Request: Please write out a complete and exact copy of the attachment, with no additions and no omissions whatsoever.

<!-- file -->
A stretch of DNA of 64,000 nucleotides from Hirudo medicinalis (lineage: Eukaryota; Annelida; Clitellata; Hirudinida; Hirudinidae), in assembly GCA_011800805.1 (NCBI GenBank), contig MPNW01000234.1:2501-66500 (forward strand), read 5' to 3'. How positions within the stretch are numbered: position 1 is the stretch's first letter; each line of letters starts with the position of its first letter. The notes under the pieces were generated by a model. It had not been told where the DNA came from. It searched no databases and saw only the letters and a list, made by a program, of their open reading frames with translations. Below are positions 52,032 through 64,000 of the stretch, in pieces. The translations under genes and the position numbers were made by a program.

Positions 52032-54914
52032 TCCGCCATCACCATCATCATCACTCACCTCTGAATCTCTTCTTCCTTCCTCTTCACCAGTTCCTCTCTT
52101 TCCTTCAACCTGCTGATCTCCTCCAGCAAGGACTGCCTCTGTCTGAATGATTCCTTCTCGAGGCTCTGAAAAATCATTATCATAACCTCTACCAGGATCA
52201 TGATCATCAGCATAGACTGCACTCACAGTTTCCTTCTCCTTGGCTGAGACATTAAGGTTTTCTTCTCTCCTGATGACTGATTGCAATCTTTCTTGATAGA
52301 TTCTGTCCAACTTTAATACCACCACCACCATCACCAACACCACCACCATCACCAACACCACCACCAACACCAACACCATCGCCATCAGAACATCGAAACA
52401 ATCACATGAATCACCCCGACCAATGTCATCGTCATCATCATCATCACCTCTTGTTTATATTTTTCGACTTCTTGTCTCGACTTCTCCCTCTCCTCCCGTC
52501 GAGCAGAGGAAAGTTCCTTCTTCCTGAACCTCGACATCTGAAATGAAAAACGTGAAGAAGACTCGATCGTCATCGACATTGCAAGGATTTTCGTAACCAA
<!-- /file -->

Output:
A stretch of DNA of 64,000 nucleotides from Hirudo medicinalis (lineage: Eukaryota; Annelida; Clitellata; Hirudinida; Hirudinidae), in assembly GCA_011800805.1 (NCBI GenBank), contig MPNW01000234.1:2501-66500 (forward strand), read 5' to 3'. How positions within the stretch are numbered: position 1 is the stretch's first letter; each line of letters starts with the position of its first letter. The notes under the pieces were generated by a model. It had not been told where the DNA came from. It searched no databases and saw only the letters and a list, made by a program, of their open reading frames with translations. Below are positions 52,032 through 64,000 of the stretch, in pieces. The translations under genes and the position numbers were made by a program.

Positions 52032-54914
52032 TCCGCCATCACCATCATCATCACTCACCTCTGAATCTCTTCTTCCTTCCTCTTCACCAGTTCCTCTCTT
52101 TCCTTCAACCTGCTGATCTCCTCCAGCAAGGACTGCCTCTGTCTGAATGATTCCTTCTCGAGGCTCTGAAAAATCATTATCATAACCTCTACCAGGATCA
52201 TGATCATCAGCATAGACTGCACTCACAGTTTCCTTCTCCTTGGCTGAGACATTAAGGTTTTCTTCTCTCCTGATGACTGATTGCAATCTTTCTTGATAGA
52301 TTCTGTCCAACTTTAATACCACCACCACCATCACCAACACCACCACCATCACCAACACCACCACCAACACCAACACCATCGCCATCAGAACATCGAAACA
52401 ATCACATGAATCACCCCGACCAATGTCATCGTCATCATCATCATCACCTCTTGTTTATATTTTTCGACTTCTTGTCTCGACTTCTCCCTCTCCTCCCGTC
52501 GAGCAGAGGAAAGTTCCTTCTTCCTGAACCTCGACATCTGAAATGAAAAACGTGAAGAAGACTCGATCGTCATCGACATTGCAAGGATTTTCGTAACCAA